Re: Fokker D VI & D-V

Erik Pilawskii (
Thu, 9 Feb 1995 17:41:50 -0800 (PST)

> The D-V was a nice looking machine too, especially with that big spinner.
> Its more rounded body section seemed less stark than the Es, D-I thru D-IIIs
> and the Dr. 1s square section form. The slightly swept back wings had a
> graceful feel too, though the conventional bracing cluttered up its lines.
> I have read the D-V was well-liked by pilots, but it didn't make the grade
> as a combat machine. Any sources describe why? Too stable? Underpowered?
Well, the way I understand it, the D.V was actually rather competent.
The 'problem' was comparative: against the Camel, its rate-of-climb was
probably adequate, but it would be at marked disadvantage in
maneuverability-- both in roll-rate and turning circle [albeit, the
Albatross didn't fall into a vicious spin if the pilot sneezed incorrectly!];
against the SE5, its climb would probably lag somewhat behind and it was
very much slower, though its maneuverability was about equal; against the
various Nieuports I understand it was quite formidable, all of them
having the advantage in maneuver, but inferior otherwise; the SPAD XIII
would present similar problems as the SE5, including the fact that it was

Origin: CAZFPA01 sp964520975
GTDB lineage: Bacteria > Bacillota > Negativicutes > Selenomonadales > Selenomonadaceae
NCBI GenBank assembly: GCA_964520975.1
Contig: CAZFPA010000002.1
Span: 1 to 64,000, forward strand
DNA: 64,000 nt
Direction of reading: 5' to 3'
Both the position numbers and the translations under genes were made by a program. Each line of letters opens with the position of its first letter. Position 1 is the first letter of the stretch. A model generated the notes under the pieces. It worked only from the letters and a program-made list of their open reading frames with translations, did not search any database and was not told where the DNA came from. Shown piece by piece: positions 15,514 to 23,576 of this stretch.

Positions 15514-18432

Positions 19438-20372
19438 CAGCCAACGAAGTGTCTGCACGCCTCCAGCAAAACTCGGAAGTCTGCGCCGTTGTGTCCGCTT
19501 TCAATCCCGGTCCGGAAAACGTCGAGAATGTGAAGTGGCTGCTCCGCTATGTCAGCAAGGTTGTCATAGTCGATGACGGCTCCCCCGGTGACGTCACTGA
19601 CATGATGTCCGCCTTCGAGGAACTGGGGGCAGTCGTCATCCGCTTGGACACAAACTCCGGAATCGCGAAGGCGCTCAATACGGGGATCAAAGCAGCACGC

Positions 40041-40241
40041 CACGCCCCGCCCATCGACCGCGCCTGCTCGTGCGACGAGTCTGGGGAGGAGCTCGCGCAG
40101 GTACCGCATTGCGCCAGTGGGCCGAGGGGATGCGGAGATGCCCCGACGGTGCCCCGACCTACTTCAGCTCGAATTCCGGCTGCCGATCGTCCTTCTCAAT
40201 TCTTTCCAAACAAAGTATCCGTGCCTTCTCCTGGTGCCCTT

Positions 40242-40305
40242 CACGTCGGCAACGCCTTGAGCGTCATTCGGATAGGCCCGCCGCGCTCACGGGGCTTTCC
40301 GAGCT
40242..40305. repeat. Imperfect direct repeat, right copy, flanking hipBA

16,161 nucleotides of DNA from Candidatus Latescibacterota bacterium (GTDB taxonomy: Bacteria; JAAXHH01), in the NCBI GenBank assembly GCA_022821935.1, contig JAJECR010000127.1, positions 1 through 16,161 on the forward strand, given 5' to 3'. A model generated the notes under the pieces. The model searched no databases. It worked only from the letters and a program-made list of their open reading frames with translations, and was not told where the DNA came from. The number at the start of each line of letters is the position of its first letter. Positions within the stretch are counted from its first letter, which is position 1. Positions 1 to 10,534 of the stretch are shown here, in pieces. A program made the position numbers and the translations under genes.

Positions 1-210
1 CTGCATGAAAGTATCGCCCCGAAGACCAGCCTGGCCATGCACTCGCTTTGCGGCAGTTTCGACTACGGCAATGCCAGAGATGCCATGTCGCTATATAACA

next to indestructible (which the D.V was far from); and, so on.
All of the pilots I know that have flown Cole Palen's machine (OK, it's
NOT original!) give it rather high marks. In fact, they compare it
surprisingly well with the D.VII, which can be considered the WWI
pinnacle in this field. Thus, I think if I were a neophyte pilot, I'd
very much prefer to get an Albatross than a Camel!! Among experienced
pilots, however, the D.V/Va can probably be regarded as somewhat
outclassed, though I think "obsolete" (or some such) is way too strong.

BTW, you might solicit an opinion from Alan on the matter-- he's a WWI
"The Heavens were the grandstands, and only the Gods were spectators. The
stake was the World. The forfeit was the Player's place at the table; and
the Game had no recess. It was the most dangerous of all sports-- and the
most fascinating. It got in the blood like wine. It aged men 40 years in
40 days; it ruined nervous systems in an hour. It was a fast game-- the
average life of a pilot at the Front was 48 hours. And, to many, it
seemed an Age....
Elliot White Springs, WWI ace